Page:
3.4%of NAU students report eating 5+ servings of fruits and vegetables daily (ACHA-NCHA II, 2019, n=529)
If you’re looking for ways to increase your intake of fruits and vegetables, visit our Event Calendar for events designed to teach you how to shop, cook, and eat!
Nutrition & Fitness
Click here for a brief overview on shopping and meal planning during the COVID-19 Pandemic.
Building a balanced plate Accordion Closed
Use the MyPlate method to ensure you’re building balanced meals and getting all of the nutrients you need. Watch the video below for an overview of this method, as well as an explanation of each food group:
- Fruits and vegetables lower a person’s risk of developing chronic diseases later in life by providing essential vitamins, minerals, and fiber. Aim for 5 servings per day, eat a variety of colors, and choose seasonal produce at the store.
- Find simple ways to increase your fruit and vegetable intake in little amounts throughout the day, such as pre-chopping your fruits and vegetables when you first get home from the store, throwing your favorite vegetables into eggs at breakfast time, grabbing whole fruits for a quick snack, and stocking up on frozen vegetables for a quick side dish with dinner.
- Whole grains provide energy, fiber, protein, and essential oils. Try to make at least 50% of your grains when eating bread, rice, or pasta-or try an ancient grain such as quinoa or amaranth.
- Protein is essential for building muscle and tissue, promoting healing, increasing our immune system, and providing long-lasting energy. Limit processed meats (bacon, sausage) and red meats to 1-2 servings per week, but include a variety of other protein sources during the week. Eggs, low-fat dairy, chicken, fish, and turkey are all lean, heart healthy meat sources. Don’t forget to include tofu/soy, beans, nuts, and seeds for plant based alternatives.
- Healthy fats are a vital piece of keeping us full, supporting brain function, and reducing inflammation. Choose unsaturated fats as your primary sources of fat, grabbing nuts, seeds, avocado, oils, and oily fish (salmon, mackerel) to reduce your risk of heart disease later in life.
Meals and snacks Accordion Closed
Eating meals and snacks throughout the day provides a steady supply of nutrients and energy for your body and your brain. Try to include a source of protein and fiber with your meals and snacks to make your energy last longer. Quick breakfast and snack ideas include:
- Fresh, whole fruit, such as apples or oranges with a small handful of nuts
- Apple, banana, or celery with nut butter or sun butter
- Nuts and seeds mixed with a handful of dried fruit and 1 oz. of dark chocolate
- Baby carrots, sugar snap peas, or mini bell peppers with hummus
- Low-fat string cheese and a serving of whole grain crackers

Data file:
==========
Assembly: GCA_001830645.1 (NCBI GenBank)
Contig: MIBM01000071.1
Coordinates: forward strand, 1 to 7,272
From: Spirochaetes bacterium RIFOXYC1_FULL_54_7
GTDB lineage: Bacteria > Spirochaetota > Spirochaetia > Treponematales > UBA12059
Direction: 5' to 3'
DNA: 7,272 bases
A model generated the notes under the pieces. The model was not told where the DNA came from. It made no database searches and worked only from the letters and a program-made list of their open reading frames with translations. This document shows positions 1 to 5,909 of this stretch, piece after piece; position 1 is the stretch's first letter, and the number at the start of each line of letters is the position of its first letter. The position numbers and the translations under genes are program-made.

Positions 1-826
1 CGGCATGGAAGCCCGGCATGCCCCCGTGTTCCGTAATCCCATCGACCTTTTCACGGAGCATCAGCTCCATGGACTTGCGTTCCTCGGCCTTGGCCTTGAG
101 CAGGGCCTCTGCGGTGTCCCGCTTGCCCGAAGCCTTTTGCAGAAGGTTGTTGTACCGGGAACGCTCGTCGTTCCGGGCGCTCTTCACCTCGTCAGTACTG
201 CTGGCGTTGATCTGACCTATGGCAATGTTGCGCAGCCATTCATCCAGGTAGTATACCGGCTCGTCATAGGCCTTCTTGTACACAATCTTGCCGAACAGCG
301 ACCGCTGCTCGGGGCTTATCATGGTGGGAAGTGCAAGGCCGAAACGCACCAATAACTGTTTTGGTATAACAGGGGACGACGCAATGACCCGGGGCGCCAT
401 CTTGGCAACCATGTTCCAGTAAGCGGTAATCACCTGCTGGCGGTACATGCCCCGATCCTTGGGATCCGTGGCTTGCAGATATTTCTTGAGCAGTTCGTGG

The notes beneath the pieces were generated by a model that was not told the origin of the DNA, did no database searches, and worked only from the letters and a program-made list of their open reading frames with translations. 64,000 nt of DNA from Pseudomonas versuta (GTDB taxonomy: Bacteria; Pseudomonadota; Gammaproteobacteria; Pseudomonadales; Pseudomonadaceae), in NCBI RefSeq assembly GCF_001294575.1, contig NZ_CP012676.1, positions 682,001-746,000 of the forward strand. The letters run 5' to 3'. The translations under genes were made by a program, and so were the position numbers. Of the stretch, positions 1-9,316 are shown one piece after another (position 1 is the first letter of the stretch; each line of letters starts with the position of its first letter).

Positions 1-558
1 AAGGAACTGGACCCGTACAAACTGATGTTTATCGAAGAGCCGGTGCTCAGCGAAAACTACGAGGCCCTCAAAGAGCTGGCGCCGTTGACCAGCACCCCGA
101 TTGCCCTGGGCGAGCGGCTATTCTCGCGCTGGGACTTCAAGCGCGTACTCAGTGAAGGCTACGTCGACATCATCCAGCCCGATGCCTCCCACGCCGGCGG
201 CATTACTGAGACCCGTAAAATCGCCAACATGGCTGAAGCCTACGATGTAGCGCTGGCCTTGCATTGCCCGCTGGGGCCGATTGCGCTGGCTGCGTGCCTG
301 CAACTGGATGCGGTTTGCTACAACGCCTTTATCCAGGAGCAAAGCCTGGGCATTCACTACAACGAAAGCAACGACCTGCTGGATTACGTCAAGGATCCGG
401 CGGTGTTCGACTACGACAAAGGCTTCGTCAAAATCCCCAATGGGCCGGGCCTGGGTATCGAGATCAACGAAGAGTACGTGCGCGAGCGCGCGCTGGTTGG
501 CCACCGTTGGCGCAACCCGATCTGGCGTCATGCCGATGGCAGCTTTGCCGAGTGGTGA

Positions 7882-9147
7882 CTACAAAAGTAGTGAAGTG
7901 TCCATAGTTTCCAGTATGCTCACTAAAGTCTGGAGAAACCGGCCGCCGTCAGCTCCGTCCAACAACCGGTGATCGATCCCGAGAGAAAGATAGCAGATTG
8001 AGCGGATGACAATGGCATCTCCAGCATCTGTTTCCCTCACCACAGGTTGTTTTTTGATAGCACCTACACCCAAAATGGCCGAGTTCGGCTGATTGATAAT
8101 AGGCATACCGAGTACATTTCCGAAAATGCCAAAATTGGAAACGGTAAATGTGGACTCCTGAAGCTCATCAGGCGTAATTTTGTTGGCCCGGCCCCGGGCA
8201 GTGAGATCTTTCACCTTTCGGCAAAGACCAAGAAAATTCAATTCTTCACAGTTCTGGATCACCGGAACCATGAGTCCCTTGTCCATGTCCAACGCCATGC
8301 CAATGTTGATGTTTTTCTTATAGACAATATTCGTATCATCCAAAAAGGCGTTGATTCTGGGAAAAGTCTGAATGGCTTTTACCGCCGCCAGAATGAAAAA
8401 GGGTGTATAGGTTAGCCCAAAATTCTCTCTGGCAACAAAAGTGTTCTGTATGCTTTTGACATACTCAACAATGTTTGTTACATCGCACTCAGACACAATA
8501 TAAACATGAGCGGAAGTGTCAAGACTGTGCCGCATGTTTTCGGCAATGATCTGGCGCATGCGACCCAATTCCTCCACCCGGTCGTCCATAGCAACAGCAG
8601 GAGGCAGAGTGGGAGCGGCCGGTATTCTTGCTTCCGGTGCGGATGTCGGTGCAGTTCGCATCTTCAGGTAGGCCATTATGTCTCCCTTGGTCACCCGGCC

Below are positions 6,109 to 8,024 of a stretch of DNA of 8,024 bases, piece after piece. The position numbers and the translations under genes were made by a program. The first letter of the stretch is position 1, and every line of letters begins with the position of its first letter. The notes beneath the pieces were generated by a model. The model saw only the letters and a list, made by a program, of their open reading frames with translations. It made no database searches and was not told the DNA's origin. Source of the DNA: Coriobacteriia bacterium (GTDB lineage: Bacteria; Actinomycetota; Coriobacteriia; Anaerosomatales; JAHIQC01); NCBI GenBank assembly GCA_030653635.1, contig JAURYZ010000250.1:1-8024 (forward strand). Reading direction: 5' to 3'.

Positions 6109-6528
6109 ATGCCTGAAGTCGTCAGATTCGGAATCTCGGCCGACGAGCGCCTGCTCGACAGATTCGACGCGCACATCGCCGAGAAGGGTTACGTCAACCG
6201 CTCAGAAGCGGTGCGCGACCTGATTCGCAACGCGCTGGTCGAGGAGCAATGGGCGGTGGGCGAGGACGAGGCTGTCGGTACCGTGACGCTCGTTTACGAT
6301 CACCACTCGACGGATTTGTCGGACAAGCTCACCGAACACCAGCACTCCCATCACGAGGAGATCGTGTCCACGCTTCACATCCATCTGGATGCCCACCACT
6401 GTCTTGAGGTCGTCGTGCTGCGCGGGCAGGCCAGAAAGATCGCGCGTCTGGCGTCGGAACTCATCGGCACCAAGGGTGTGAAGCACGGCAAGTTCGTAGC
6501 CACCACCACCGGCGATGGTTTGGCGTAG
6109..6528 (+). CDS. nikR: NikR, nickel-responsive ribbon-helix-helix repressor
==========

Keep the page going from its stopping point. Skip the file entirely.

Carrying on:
- Fresh or dried edamame
- Greek yogurt and fruit
Water & hydration Accordion Closed
The Flagstaff mountain campus is located at 7,000 feet above sea level-meaning the air is dryer and we’re more likely to lose water through increased breathing! It’s common for students to feel headaches, fatigue, and decreased exercise performance when first moving to Flagstaff. Be sure to carry water with you at all times and use the following equation to stay hydrated.
Your Body Weight (Pounds) x 0.75 = oz’s Water Needed Per Day (add 12 oz. for every hour of exercise)
Grocery shopping Accordion Closed
The key to healthy eating is planning! Smart shopping can save a person time and money, but also helps ensure that they make healthier choices. Watch the video below for grocery shopping tips or visit our event calendar for details on our next guided grocery store tour.
Eating on campus
Eating healthy with a meal plan doesn’t have to be complicated. Follow the strategies below to choose healthier options on campus!
Choosing healthier transfer options Accordion Closed
- Ask for whole wheat bread, buns, rice and tortillas.
- Choose fresh fruit as your transfer side instead of chips. (Hint: you can also ask for fresh vegetables as a side at the Coupe and the Green Scene)
- Order extra vegetables with your salads, smoothies, soups, and burritos.
- Opt for lean or vegetarian protein sources, such as roasted/grilled chicken, turkey, tuna, or beans.
- Drink water, unsweetened tea, fruit infused water, or low-fat milk with your meals.
- Ask for dressings and sauces on the side with sandwiches and salads.
- Choose toppings that are low in saturated fat, such as vinaigrettes, mustard, and guacamole.
- Limit how often you go to places that offer mostly fried foods to 1-2 times per week.
- Using the Mobile Dining App to find the nutrient content of foods, allergen info, and vegan/vegetarian options.
Healthy options in the Hot Spot and the DuB Accordion Closed
There are plenty of healthy options available, just remember:
- Set a goal to make at least half of your plate full of vegetables.
- Go for whole grains: ask for whole grain/whole wheat bread, buns, whole wheat tortillas, and rice.